Ten years after his seventh suicide attempt, Felipe Timoteo Nystrom will start this month at the Cyclo-cross World Championships in America. “I want to show that you can take your life into your own hands, no matter what happened to you.”
On September 27, 2012, Felipe Timoteo Nystrom, then 29 years old, knows for sure that he will end his life that day. He begged $100 on the streets of San Jose, the capital of Costa Rica, and bought 20 grams of cocaine and 30 cans of beer. That should be enough. Before moving into a dingy hotel, he steals a polo shirt and trousers from a clothing store. At least then he’ll look a little presentable when they find him later.
A few hours later he finds himself surrounded by nurses. He is furious. Why didn’t they let him go? He cries out of helplessness. It did not work. Again not. This was his seventh attempt. A rescuer does nothing but hold him silently, although he is covered in urine and vomit.
At the end of this month, Nystrom, now 38, will be the first Costa Rican in history to start the UCI Cyclo-cross World Championships in Fayetteville, North Carolina, United States. He’s not doing it for profit. Of course he doesn’t stand a chance. In December he rode a few cyclocross races in Belgium and the Netherlands and stopped prematurely or finished far behind. Participation was at their own expense, although crowdfunding still yielded USD 2800, a fraction of the required budget. Other things than jerseys and trophies count for him.
Adventurers often appear in the cross country, loners from countries without cycling history, riding laps behind. They mainly want to experience something. Nystrom has a mission. He was abused in his youth, was homeless, addicted to drugs and alcohol, and tired of life. He is now an interpreter in Portland, Oregon and soon to be a World Cup participant, on his Trek, which he was able to purchase from a local bike shop thanks to a significant discount.
In a hotel in Brussels, a few days before his return to the United States, Nystrom, small in stature, tells his story – a waterfall of speech, smiling, despite everything. “I want to show that you can take your life into your own hands, no matter what has happened to you, what has been done to you—including those who have been told they are no good, who are cold and hungry.” It’s like he’s checking off what happened to him. ‘It can be done through sport, in a job, with someone you love. No one has the dream of living on the street. Even if there’s only one person who draws inspiration from my story to try and get out, I’ve accomplished something. I don’t even need to know.’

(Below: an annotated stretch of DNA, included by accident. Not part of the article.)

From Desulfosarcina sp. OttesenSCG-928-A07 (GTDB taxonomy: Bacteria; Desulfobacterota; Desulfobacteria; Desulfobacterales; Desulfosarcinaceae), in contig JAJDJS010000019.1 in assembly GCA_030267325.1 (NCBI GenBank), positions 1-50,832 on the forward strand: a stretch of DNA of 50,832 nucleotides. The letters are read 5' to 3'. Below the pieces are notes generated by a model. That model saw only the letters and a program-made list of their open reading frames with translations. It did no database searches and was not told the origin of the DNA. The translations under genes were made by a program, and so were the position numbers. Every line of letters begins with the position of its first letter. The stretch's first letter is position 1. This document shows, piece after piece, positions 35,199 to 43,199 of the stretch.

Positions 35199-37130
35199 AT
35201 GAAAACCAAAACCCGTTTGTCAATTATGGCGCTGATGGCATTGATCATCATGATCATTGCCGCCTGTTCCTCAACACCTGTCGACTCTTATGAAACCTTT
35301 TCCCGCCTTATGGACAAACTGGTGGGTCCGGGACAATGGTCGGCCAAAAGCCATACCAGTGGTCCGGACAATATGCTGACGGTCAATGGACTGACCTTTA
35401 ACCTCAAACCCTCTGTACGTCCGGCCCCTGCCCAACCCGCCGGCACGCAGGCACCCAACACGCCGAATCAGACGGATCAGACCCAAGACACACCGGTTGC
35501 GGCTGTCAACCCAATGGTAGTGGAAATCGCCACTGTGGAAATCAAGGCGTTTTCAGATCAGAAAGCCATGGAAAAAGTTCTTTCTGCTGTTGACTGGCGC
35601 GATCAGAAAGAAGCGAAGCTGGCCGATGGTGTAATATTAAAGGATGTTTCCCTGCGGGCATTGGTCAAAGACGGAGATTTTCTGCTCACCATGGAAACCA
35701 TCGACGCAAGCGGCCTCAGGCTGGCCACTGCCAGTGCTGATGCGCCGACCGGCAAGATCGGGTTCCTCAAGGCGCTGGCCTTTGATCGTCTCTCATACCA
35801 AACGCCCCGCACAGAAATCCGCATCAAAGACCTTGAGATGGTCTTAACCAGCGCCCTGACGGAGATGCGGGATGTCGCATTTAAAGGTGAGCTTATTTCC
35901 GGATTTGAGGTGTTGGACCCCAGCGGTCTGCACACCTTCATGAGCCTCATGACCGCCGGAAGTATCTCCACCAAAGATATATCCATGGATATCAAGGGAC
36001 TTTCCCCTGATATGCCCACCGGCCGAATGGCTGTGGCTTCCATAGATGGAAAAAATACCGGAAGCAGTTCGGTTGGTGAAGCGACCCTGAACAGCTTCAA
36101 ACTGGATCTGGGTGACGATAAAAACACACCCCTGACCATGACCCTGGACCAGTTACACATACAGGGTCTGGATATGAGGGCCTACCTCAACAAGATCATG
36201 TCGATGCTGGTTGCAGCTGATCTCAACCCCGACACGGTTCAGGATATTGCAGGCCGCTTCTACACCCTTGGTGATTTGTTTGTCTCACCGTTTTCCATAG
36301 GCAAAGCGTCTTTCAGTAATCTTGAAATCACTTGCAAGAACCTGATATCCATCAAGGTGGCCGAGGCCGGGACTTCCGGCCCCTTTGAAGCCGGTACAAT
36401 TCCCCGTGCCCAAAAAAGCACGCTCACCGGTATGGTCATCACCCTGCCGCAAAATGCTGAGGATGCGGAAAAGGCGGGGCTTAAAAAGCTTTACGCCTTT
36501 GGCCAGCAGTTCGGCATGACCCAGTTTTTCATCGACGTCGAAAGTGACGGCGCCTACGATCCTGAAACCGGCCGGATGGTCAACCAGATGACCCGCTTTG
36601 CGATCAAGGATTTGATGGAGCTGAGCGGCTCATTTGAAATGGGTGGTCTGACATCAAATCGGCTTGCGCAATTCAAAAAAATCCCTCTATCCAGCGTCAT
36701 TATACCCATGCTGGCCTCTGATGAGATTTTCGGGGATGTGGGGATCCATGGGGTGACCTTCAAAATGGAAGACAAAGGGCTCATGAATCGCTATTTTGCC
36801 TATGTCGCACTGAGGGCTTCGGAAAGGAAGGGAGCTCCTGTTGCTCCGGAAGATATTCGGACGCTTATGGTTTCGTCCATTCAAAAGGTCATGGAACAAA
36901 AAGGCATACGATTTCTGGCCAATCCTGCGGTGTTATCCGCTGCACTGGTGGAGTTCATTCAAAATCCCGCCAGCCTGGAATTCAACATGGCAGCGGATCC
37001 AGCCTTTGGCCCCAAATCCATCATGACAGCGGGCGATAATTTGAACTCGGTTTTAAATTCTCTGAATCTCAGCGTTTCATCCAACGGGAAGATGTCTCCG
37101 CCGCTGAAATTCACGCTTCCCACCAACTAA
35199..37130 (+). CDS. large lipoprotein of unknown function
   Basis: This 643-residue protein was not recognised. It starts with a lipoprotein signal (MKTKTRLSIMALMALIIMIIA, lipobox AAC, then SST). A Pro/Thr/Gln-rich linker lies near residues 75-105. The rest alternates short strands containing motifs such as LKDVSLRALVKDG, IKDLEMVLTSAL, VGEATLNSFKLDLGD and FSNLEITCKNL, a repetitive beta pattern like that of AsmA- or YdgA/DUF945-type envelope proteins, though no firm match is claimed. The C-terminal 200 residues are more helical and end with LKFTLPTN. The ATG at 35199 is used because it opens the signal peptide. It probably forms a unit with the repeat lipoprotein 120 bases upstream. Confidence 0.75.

The surname Nystrom comes from his mother, an American with distant ancestors from Sweden. She came to Costa Rica in 1980 for a humanitarian organization. In the jungle, a five-hour journey from San Jose, she devoted herself to the Bri Bri, an indigenous people. She became pregnant, returned to the capital alone and gave birth to Felipe. His father stayed with his tribe. He met them less than a handful of times. The last time was when he was 13.
A difficult life begins for Nystrom in San José. Where his mother energetically throws herself into social projects in the city, according to him she neglects the family – another brother and sister are added, from different fathers. One of them mistreats him. There are babysitters who sexually abuse him. When he tells it, he is not heard. ‘My mother hit me in response. She denied it. I was an ungrateful child. In retrospect, I think it was too confronting: the realization that she had failed as a mother. She sometimes took food off the table to give it away. Then she said: other children need it more than you. Her behavior made me feel like I was worth nothing. If your own mother doesn’t protect you, who will?’